The good news however, if there is any in this whole sad landscape of what pornography does to people is that we are now seeing a vast and growing body of peer reviewed empirical data on just what pornography does to the human brain and how that impact shapes behaviours and what those behaviours will mean for your home, workplace or Church. This is what I mean by the way I have been trying to move the debate toward public health, that’s where we have the data. The problem is that no matter how good the data a lot of very powerful people want to ensure that we ignore the science. Why? Because, if we follow the science it forces those in power to confront much deeper questions. The science would force many of our elites to reconsider their wholesale support for the sexual revolution.
In the 1950’s, some bright spark had a bit of an idea. They noticed that all these people smoking two packs a day seemed to have a strange habit of dying. Funny that. How could inhaling a huge cocktail of carcinogenic compounds 80 times a day cause anyone grief? So they began to quietly suggest that maybe there was a link. “No” said Big Tobacco and Government, the popular press, Hollywood, Marlboro Man and just about everyone else. “That’s a ridiculous idea…be quiet you fundamentalist. Trying to ruin everyones smoking fun with your moral crusade.”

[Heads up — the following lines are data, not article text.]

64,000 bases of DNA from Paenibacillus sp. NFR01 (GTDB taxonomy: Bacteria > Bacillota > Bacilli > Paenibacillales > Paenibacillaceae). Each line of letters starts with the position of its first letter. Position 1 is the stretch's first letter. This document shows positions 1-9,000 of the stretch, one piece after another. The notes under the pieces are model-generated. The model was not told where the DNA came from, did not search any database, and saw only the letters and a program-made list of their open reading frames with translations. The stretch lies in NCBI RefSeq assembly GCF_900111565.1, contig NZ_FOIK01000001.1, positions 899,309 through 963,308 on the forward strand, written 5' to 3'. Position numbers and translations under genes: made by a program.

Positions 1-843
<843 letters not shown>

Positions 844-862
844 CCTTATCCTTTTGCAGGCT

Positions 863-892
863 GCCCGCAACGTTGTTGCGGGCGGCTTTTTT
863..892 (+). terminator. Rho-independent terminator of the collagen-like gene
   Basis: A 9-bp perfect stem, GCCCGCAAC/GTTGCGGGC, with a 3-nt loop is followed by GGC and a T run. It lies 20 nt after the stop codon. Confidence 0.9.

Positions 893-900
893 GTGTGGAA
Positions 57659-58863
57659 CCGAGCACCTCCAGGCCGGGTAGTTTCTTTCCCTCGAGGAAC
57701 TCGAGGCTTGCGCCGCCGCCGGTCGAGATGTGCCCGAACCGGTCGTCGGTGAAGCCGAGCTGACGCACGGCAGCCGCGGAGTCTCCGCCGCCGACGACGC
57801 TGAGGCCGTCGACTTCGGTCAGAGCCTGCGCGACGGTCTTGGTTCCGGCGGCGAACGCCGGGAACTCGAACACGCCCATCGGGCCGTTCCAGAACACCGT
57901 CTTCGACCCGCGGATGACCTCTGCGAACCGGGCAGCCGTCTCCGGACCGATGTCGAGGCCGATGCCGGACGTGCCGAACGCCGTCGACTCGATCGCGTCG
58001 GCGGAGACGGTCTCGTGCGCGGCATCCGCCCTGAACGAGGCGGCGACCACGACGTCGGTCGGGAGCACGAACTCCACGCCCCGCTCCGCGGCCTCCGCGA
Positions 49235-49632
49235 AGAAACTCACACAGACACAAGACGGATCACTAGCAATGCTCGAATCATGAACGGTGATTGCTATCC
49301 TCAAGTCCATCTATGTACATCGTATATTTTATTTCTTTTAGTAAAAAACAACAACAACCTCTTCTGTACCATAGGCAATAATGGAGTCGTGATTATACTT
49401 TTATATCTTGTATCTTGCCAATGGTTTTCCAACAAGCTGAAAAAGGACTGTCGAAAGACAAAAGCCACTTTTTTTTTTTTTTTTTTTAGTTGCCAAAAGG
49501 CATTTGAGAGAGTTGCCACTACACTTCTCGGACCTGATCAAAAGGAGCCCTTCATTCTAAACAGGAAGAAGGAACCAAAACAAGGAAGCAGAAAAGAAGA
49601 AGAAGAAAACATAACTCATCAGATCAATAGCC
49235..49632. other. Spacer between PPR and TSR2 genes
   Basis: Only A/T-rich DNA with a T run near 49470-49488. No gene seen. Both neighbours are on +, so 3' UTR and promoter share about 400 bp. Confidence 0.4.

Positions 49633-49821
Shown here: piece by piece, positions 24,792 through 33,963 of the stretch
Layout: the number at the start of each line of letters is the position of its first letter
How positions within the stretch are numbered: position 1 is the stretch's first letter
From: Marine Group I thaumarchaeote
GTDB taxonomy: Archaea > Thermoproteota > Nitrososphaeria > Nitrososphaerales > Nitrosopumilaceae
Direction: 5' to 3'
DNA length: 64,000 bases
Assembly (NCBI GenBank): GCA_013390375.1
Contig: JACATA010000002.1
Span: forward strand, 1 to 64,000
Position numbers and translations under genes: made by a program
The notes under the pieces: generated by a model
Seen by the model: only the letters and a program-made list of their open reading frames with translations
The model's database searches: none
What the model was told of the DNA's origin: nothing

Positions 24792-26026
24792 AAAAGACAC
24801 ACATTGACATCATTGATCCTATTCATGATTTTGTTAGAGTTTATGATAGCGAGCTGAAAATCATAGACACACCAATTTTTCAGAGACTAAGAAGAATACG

Unfortunately, lots of people kept up this inconvenient habit of dying when they smoked a lot and it also cost a hell of a lot of money in health costs and lost productivity. But Big Tobacco leaned back in that cosy government funded easy chair, blew a smoke ring and laughed, “Prove it.” Tens of millions more people had to die but eventually the quiet voice of science and reason won the day.
In 2013 we know that pornography massively stimulates the release of the neurochemical striatal D2 dopamine. Overproduction of D2 dopamine then triggers the overproduction of another neurochemical DeltaFossB which actually eats gray matter in the pre-frontal cortex. The best introductory text on this is Judith Reisman’s “The Psychopharmacology of Pictorial Pornography Addiction.” We now have a vast body of data on how imagery causes neurochemical and neuroplastic change in the human brain.
The impact of this reduction in gray matter which we call hypofrontality is seen is two key issues. One, huge problems with impulse control and also an inability to forsee consequences. That’s no surprise as the prefrontal cortex is the executive centre of the brain.